• Never fight in front of the children. Some couples are fortunate enough to divorce relatively amicably and uneventfully. But unfortunately, that is not the case for all. Other divorces just get downright ugly. But it is very important to protect children from the fallout of a high-conflict divorce. Heated verbal or physical battles are traumatic for children. Avoid fighting in front of your children at all costs.
  • Encourage the children to share their feelings. It takes incredible courage and strength to go through a divorce while helping your children through it at the same time. Often children shut down and hold in their emotions because they do not want to add to their parent’s emotional burden. Check in with your children often and encourage them to talk about what they are feeling.  Reassure youngsters that whatever they are feeling is normal and they have always your unconditional love and support.
  • Consider counseling. Family counseling is a great tool to support children during divorce. It offers kids a safe, neutral environment where they can share their cares without judgement, release anger, and learn coping skills to help manage the feelings that come with divorce. Visit the online database at Psychology Today to find a therapist in your area specializing in family counseling and divorce.

Whether you choose to do it now or wait for the children to leave the nest, divorce is never easy. Parents delaying the inevitable should consider whether it is worth living in limbo and postponing their own happiness for the sake of the children.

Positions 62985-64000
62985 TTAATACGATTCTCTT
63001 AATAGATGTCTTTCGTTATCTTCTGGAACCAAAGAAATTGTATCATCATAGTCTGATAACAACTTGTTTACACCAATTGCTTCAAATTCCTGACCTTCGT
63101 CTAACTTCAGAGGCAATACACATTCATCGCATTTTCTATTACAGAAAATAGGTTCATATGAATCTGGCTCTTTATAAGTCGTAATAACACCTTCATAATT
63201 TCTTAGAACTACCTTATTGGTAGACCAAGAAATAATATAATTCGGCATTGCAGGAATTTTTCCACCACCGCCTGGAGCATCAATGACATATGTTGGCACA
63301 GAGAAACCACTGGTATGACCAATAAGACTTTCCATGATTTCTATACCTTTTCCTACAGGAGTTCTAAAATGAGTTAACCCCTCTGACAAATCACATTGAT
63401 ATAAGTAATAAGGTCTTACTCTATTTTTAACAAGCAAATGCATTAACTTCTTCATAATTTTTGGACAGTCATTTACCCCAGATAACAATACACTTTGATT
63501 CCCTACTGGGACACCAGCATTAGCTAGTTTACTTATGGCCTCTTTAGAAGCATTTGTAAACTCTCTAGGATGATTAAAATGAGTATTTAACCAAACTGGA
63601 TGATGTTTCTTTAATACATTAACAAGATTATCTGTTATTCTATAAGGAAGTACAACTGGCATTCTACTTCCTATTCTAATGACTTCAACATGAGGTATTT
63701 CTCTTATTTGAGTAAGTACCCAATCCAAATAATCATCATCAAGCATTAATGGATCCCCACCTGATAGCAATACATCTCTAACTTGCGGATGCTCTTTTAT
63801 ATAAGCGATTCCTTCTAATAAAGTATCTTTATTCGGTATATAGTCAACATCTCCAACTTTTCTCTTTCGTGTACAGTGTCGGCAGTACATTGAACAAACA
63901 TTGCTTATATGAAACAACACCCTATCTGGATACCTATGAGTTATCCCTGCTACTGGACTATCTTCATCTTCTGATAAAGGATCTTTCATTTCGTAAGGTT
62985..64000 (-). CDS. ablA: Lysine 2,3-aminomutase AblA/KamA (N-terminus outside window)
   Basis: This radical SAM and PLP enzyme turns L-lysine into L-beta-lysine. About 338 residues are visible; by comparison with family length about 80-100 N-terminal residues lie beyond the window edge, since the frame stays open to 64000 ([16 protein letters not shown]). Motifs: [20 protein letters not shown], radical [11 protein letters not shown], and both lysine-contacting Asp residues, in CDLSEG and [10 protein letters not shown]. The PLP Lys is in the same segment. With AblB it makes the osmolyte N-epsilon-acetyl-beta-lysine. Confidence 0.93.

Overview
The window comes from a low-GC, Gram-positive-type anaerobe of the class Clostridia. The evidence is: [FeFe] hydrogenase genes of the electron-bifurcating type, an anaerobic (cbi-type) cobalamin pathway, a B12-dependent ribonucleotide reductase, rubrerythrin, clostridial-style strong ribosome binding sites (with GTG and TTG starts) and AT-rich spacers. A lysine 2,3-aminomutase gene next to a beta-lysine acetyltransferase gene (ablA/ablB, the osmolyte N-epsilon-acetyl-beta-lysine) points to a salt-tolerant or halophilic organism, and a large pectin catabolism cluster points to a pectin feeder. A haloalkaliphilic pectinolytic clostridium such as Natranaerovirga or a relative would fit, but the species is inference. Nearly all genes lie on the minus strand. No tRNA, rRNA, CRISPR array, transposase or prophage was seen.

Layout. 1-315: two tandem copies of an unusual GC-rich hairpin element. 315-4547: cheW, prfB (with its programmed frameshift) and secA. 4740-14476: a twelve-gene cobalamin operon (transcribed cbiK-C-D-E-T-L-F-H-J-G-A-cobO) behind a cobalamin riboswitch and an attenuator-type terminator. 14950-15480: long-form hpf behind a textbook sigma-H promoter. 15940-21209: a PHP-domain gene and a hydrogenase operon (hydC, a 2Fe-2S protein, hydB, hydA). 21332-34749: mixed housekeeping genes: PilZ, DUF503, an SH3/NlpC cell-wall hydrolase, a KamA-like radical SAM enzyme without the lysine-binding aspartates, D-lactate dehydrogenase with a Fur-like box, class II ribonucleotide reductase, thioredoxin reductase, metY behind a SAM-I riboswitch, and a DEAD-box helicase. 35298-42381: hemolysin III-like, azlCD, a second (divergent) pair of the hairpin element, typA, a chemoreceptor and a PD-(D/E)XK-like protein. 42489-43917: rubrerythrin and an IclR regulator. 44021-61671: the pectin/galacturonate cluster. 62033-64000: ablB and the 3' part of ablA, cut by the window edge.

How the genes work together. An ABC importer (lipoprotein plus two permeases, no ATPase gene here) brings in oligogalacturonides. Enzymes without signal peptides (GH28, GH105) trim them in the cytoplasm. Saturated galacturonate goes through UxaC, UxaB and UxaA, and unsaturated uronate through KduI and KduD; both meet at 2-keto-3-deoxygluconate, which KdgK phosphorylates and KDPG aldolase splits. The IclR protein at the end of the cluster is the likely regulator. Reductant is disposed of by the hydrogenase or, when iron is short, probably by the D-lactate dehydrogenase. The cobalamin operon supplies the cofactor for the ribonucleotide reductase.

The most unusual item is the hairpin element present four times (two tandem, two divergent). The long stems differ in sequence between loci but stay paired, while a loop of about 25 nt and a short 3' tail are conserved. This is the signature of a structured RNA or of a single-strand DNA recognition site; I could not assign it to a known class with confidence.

A childhood spent in an unhappy home can often have greater long-term effects on a child’s emotional and mental health than the actual divorce. Before making any decisions, it is always a good idea to discuss your situation with a trained counselor and a trusted divorce lawyer who can explain your options and help you make informed choices about your future.

North Jersey Divorce Lawyers at Lyons & Associates, P.C. Help Clients Navigate Divorce with Children

It can be difficult to end a marriage when children are involved. That is why the North Jersey divorce lawyers at Lyons & Associates, P.C. handle every case with the utmost care and compassion. We are sensitive to the needs of your family and always advocate for your child’s best interests above all. To learn more about our understanding approach to divorce, or to schedule a free consultation, call us at 908-575-9777 or contact us online. Located in Somerville and Morristown, New Jersey, we proudly serve clients in Somerset, Woodbridge, Morristown, Parsippany, Rockaway, Short Hills, Chatham, Randolph, Madison, and Morris Plains.